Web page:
Pediatric Dentists and Oral Surgery

All pediatric dentists specialize in the dental care and treatment of infants, children, and adolescents. Just like some general doctors may perform some simple surgeries, some pediatric dentists perform oral surgeries, but they are general practitioners and not surgical specialists. If your child sees a pediatric dentist and has been referred to an oral surgeon, you may be seeking information about what, exactly, a pediatric oral surgeon does and what kind of qualifications a pediatric oral surgeon has. Pediatric oral surgeons treat the oral cavity, teeth, and jaw, with a specific focus on infants, children, and adolescents, and they specialize in surgical practices. Just as neurosurgeons focus their skills and practice on the conditions that affect the nervous system, including the brain and spine, and ophthalmic surgeons only treat patients’ eyes, pediatric oral surgeons focus their skills and practice on the mouths and teeth of young people. When a pediatric dentist refers a patient to a pediatric oral surgeon, it is because of this high level of specialization; if your child’s dentist has made such a referral, it is because they believe that the necessary procedure can most successfully be performed by an experienced specialist, and, like any medical professional, they want to ensure the best outcome for their patient.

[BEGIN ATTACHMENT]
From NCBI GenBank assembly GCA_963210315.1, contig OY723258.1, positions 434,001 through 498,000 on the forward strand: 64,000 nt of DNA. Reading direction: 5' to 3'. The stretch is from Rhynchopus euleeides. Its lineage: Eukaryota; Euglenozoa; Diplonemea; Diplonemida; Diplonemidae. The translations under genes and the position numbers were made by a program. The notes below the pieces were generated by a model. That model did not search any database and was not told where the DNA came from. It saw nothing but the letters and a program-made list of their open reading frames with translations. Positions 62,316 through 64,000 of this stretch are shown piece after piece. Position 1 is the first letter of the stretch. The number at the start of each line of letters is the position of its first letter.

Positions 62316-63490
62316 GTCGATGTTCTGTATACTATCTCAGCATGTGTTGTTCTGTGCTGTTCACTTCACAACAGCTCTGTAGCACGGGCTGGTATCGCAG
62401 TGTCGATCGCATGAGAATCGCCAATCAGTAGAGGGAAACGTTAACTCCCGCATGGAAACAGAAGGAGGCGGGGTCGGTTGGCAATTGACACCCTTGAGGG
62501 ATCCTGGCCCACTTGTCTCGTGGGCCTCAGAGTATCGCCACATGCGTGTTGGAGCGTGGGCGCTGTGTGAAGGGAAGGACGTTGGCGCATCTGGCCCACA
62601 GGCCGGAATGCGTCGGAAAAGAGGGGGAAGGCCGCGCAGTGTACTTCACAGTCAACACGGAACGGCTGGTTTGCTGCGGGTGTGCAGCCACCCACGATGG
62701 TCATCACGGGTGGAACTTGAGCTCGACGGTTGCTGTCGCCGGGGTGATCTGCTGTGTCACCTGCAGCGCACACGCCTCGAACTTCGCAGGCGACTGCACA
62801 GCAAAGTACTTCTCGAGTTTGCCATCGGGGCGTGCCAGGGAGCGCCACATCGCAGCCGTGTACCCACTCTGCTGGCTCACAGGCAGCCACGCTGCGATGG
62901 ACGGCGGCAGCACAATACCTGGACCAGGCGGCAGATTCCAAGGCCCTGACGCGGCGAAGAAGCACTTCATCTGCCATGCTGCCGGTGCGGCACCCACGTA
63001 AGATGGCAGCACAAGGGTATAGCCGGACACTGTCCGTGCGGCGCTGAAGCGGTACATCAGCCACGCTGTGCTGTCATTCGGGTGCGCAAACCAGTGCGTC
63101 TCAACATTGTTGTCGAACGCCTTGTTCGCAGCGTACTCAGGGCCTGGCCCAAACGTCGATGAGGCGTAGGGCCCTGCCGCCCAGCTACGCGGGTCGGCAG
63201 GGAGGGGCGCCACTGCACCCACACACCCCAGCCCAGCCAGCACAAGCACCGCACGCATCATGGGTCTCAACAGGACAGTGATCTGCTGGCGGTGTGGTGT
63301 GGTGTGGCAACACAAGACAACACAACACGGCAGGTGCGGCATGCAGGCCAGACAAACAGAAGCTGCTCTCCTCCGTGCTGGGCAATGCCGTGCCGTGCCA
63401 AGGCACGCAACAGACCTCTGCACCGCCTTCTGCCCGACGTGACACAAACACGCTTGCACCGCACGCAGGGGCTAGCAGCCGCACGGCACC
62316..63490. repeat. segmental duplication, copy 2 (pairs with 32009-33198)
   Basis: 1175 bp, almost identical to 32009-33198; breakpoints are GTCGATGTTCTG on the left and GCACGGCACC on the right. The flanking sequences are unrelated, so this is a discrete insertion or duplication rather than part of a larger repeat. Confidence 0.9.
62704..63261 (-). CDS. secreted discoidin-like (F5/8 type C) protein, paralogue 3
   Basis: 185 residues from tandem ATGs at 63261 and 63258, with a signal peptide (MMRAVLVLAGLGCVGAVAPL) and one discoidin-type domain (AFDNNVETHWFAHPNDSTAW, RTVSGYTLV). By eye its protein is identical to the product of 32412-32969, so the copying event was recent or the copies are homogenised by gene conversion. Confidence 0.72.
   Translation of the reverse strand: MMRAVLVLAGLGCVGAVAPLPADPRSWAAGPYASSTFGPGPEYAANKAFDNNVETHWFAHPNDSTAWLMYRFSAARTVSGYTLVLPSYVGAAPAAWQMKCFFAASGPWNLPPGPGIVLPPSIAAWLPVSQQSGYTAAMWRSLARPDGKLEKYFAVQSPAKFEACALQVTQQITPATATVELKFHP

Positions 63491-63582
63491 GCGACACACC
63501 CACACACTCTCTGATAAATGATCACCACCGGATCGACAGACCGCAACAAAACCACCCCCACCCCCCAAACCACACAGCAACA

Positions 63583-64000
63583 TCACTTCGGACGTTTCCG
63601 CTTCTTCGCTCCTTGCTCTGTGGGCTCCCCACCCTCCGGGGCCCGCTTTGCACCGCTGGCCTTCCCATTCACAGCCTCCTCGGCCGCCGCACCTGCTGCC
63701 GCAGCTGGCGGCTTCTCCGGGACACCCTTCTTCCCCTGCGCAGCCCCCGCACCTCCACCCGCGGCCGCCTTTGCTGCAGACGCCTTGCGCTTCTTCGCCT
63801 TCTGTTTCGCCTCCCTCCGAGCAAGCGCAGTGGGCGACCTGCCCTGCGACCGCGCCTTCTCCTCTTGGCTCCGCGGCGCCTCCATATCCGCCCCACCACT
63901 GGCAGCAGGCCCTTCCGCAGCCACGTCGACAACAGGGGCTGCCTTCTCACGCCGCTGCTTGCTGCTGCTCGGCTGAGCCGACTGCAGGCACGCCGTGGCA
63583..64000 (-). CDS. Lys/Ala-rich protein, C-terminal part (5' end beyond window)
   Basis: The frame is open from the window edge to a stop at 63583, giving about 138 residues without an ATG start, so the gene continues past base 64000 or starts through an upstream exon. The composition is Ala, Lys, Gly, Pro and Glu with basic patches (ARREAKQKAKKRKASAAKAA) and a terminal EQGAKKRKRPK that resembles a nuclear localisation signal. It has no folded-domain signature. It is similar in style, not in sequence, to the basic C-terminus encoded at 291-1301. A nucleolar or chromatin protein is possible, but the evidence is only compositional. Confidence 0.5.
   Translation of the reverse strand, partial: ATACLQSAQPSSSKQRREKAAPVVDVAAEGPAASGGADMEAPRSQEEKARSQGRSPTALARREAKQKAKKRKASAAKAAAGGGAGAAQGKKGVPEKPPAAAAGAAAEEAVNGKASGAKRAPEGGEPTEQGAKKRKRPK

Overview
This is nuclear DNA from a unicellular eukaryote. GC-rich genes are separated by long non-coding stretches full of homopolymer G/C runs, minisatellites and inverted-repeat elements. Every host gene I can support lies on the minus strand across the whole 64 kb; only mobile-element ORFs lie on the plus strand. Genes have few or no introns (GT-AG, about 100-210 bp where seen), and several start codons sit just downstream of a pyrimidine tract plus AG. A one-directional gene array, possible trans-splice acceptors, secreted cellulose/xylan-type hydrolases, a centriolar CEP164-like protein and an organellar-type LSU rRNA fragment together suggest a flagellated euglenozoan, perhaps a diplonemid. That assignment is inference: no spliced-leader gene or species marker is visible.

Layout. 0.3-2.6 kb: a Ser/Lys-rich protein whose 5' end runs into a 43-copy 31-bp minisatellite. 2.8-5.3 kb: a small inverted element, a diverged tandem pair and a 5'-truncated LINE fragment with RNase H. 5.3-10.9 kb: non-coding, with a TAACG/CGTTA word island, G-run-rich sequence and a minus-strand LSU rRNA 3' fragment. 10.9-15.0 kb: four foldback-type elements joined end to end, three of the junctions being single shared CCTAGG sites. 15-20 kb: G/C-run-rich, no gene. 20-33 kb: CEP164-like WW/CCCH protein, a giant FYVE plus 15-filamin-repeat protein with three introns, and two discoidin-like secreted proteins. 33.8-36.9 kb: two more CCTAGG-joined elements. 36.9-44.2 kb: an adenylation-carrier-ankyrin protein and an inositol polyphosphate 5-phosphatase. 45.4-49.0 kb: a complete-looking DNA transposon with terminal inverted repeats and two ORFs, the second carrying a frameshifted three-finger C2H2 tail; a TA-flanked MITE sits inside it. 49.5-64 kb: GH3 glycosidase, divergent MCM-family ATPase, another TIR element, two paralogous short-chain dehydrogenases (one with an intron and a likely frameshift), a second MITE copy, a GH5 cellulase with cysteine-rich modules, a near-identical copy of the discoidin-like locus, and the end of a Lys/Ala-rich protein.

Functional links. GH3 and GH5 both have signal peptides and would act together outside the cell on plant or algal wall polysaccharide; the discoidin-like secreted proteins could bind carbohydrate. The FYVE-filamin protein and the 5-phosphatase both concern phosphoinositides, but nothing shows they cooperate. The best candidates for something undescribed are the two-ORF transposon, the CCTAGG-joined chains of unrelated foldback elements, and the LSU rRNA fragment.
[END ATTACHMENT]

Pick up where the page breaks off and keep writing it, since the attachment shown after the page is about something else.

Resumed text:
To obtain a doctorate of dental medicine, or DMD degree, a candidate must first receive an undergraduate degree and then attend dental school, eventually passing a state licensure exam that allows them to practice dentistry. To obtain a DDS degree, which stands for “doctor of dental surgery,” a dentist who has completed the necessary training for a DMD trains in a clinical setting for 4 to 6 years after dental school. Pediatric oral surgeons are qualified to perform the same surgical treatments as oral surgeons, but they gain experience and additional qualification in conditions that specifically are more likely to be experienced by children. Certain surgical procedures, like root canals, are not particularly common among young people, but when the root of a primary tooth is infected, a root canal can encourage a positive, healthy outcome when the adult teeth are ready to erupt, and all oral surgeons must be familiar and comfortable with the procedure. For this reason, a pediatric oral surgeon may seek continuing education opportunities so that they stay informed of technical and medical innovations in a vital treatment they may not perform often. Pediatric oral surgeons perform tooth extractions for a variety of clinical reasons, including routine removal of the wisdom teeth, and extractions that precede orthodontic treatment. They also repair bones that have broken in the face or jaw, perform biopsies and jaw alignment surgeries when needed, and remove cysts and tumors. Many of the surgical treatments performed by pediatric oral surgeons can have a dramatic effect on the long term health of the mouth, either by treating infection or by adjusting the bite and extracting crowded teeth, laying the foundations for a healthy mouth and a confident smile that can last a lifetime with continued attention and care.

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